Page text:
Archive for: cocrete

WHY CHOOSE US

Black Diamond: More Than Just Paving

At Black Diamond, when someone asks for our elevator pitch, we just say we’re the best paving and concrete company in California. But we’re not in an elevator right now. We’re on a blog. And that means we have a lot more room to elaborate. So, here’s a detailed look at everything we do: 

We Install Asphalt and Concrete

When we say we’re in the pavement biz, that isn’t the actual material we work with. The actual material is primarily asphalt or concrete. And before we get started, our customers need to decide which of those two materials they’d like us to use for their project. That can be a fairly complex decision. Do they want to go with asphalt because it’s less money up front? Do they want concrete because it lasts longer? And how does the local weather and the property’s traffic patterns play into this? We’re here to walk you through all of this and more. And then we go to work installing your new pavement. 

We Work with Specialty Materials

Above, we mentioned that we “primarily” work with asphalt and concrete—that was a careful choice of words, because we also work with a few lesser-known materials. One of those materials is a fairly new technology called “plastic road.” That’s when plastic is recycled, melted down into a binding agent, and used to make an eco-friendly form of asphalt. 

We “Love2Pave”

We are experts in pavement maintenance, and we specialize in commercial, retail, industrial, multi-family residential properties (HOAs and apartment communities), and health care facilities. So, if you run a nonprofit, a commercial space, or a residential community, let’s pave.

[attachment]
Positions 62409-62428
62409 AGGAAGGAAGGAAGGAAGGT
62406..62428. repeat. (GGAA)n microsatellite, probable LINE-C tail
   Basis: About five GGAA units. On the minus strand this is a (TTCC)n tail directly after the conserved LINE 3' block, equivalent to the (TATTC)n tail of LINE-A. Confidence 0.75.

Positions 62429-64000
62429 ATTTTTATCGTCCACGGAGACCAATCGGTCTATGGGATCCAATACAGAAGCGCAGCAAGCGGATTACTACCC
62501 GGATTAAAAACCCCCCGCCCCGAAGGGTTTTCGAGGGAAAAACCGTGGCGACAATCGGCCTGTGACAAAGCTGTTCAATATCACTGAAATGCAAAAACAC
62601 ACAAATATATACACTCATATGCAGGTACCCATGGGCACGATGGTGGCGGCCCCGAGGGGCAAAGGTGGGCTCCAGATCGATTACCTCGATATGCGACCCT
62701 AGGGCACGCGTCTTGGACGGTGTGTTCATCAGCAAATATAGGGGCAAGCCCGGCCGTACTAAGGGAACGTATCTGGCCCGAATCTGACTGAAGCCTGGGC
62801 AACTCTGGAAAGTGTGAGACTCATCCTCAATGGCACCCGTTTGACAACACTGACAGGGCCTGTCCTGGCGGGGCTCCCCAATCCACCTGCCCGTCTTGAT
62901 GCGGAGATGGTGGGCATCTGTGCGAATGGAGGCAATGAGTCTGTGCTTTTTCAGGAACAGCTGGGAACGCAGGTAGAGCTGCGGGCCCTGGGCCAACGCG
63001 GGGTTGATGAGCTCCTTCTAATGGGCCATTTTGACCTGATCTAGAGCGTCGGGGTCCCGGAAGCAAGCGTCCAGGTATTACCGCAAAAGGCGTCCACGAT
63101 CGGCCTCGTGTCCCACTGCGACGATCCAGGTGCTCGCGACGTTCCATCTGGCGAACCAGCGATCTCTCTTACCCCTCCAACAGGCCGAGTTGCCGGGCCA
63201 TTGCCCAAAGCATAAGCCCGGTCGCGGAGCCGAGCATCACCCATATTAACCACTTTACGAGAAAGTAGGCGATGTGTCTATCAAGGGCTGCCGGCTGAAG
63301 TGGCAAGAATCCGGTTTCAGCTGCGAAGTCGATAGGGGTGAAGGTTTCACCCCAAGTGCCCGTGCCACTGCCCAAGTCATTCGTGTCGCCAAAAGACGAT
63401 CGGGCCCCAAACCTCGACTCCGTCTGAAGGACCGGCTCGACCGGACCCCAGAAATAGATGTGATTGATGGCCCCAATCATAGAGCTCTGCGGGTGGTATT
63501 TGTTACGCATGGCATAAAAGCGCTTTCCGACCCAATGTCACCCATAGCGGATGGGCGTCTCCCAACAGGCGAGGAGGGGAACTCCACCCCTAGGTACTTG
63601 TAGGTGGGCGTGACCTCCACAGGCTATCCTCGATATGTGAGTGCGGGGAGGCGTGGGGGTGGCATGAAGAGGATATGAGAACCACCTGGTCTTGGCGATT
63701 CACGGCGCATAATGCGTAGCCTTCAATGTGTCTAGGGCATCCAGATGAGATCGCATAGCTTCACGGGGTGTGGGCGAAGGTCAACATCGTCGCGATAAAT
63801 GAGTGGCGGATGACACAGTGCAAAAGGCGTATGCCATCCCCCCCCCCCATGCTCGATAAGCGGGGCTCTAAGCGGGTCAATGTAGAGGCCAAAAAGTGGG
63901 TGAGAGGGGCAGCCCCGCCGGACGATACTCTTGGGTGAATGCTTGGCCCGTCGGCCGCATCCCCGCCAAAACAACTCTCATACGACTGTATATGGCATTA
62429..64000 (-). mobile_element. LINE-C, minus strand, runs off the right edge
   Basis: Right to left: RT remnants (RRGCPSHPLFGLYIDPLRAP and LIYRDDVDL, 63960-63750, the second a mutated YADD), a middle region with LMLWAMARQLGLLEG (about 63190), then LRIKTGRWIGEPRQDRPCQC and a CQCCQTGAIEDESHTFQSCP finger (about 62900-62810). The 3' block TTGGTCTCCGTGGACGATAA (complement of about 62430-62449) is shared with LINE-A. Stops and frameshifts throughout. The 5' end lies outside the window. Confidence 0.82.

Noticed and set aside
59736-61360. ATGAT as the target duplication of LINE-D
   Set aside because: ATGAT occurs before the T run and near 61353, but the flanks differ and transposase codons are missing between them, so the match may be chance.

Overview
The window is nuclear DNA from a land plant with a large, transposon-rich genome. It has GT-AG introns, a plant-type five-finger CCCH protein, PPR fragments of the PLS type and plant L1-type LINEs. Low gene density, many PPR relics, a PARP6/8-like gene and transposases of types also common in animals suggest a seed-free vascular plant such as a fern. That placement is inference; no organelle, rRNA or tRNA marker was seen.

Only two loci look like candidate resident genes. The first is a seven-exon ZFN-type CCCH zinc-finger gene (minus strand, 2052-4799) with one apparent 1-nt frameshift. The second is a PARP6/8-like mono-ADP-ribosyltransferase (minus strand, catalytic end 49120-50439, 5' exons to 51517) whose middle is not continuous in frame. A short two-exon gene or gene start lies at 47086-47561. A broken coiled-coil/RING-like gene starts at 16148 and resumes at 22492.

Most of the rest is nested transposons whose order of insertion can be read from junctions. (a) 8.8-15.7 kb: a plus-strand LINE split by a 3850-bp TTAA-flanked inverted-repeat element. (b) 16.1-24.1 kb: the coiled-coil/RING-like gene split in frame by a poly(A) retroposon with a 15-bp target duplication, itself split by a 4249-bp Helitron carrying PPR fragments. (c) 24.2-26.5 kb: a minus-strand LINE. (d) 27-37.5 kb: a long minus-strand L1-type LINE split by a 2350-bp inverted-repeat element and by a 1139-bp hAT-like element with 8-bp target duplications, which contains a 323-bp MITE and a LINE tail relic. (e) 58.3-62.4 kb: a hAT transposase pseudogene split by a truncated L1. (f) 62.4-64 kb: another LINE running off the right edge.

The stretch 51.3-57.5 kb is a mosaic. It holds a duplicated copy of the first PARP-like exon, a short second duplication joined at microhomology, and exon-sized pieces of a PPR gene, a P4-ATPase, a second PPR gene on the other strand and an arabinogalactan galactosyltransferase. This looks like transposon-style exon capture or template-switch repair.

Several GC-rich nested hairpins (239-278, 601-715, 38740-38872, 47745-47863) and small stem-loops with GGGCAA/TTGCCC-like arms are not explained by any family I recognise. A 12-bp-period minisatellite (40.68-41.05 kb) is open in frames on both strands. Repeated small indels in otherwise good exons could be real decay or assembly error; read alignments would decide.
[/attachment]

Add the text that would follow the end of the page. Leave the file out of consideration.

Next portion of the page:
We Do Preventive Maintenance

Preventive maintenance generally refers to both crack sealing and sealcoating. Sealing cracks doesn’t make them disappear (you’ll still see them) but it does prevent water from eroding the base and weakening your pavement. Sealcoating is when we add a thin, protective layer to the top of your pavement to protect it from the elements. The goal with crack sealing and sealcoating is to get in front of problems before they get out of control. We can help with that. 

We Do ADA Upgrades

The Americans with Disabilities Act was passed in 1990 and was an important step towards creating equal access to buildings for everyone. If you’re a business, it’s really important that you comply with those regulations—not only to create a welcoming space for people of all abilities, but also to avoid some pretty hefty penalties. Do you have ramps in the right places? Are your walkways wide enough? How many handicapped parking spaces do you have? We know all the ins and outs of the confusing world of ADA compliance, and we’re here to help get you up to code.

We Educate

Asphalt and concrete jobs can last for decades, which means you’ll be living with your decision for an awfully long time. It’s best to get it right the first time…and we’re happy to walk you through the whole process. We host free “Lunch and Learn” seminars where we teach you about a wide range of paving topics. We do personalized consultations that are tailored to your needs. And we post reference materials on our website. So, whether you have a few questions about the job itself, or you need to do some financial forecasting, we’re always ready to engage.